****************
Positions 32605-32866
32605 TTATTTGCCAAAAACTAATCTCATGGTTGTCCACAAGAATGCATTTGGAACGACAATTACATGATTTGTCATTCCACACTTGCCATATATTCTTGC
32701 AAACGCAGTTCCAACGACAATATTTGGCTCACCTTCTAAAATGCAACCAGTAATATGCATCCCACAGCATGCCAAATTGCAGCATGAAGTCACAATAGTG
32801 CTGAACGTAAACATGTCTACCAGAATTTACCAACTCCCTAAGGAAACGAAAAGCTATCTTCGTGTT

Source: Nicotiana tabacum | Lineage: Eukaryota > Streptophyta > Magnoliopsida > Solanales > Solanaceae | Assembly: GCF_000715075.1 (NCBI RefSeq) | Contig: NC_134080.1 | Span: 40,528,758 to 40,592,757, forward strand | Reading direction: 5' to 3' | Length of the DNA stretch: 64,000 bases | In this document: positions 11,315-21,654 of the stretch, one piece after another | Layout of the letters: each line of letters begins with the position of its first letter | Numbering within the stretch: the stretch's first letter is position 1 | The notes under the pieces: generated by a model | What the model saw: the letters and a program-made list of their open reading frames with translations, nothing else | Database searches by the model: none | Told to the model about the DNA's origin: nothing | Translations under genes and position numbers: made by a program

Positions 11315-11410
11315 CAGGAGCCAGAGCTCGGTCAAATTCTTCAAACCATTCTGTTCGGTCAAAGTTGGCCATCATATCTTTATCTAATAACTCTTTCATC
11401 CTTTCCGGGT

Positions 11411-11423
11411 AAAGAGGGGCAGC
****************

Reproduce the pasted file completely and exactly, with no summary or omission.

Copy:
Positions 32605-32866
32605 TTATTTGCCAAAAACTAATCTCATGGTTGTCCACAAGAATGCATTTGGAACGACAATTACATGATTTGTCATTCCACACTTGCCATATATTCTTGC
32701 AAACGCAGTTCCAACGACAATATTTGGCTCACCTTCTAAAATGCAACCAGTAATATGCATCCCACAGCATGCCAAATTGCAGCATGAAGTCACAATAGTG
32801 CTGAACGTAAACATGTCTACCAGAATTTACCAACTCCCTAAGGAAACGAAAAGCTATCTTCGTGTT

Source: Nicotiana tabacum | Lineage: Eukaryota > Streptophyta > Magnoliopsida > Solanales > Solanaceae | Assembly: GCF_000715075.1 (NCBI RefSeq) | Contig: NC_134080.1 | Span: 40,528,758 to 40,592,757, forward strand | Reading direction: 5' to 3' | Length of the DNA stretch: 64,000 bases | In this document: positions 11,315-21,654 of the stretch, one piece after another | Layout of the letters: each line of letters begins with the position of its first letter | Numbering within the stretch: the stretch's first letter is position 1 | The notes under the pieces: generated by a model | What the model saw: the letters and a program-made list of their open reading frames with translations, nothing else | Database searches by the model: none | Told to the model about the DNA's origin: nothing | Translations under genes and position numbers: made by a program

Positions 11315-11410
11315 CAGGAGCCAGAGCTCGGTCAAATTCTTCAAACCATTCTGTTCGGTCAAAGTTGGCCATCATATCTTTATCTAATAACTCTTTCATC
11401 CTTTCCGGGT

Positions 11411-11423
11411 AAAGAGGGGCAGC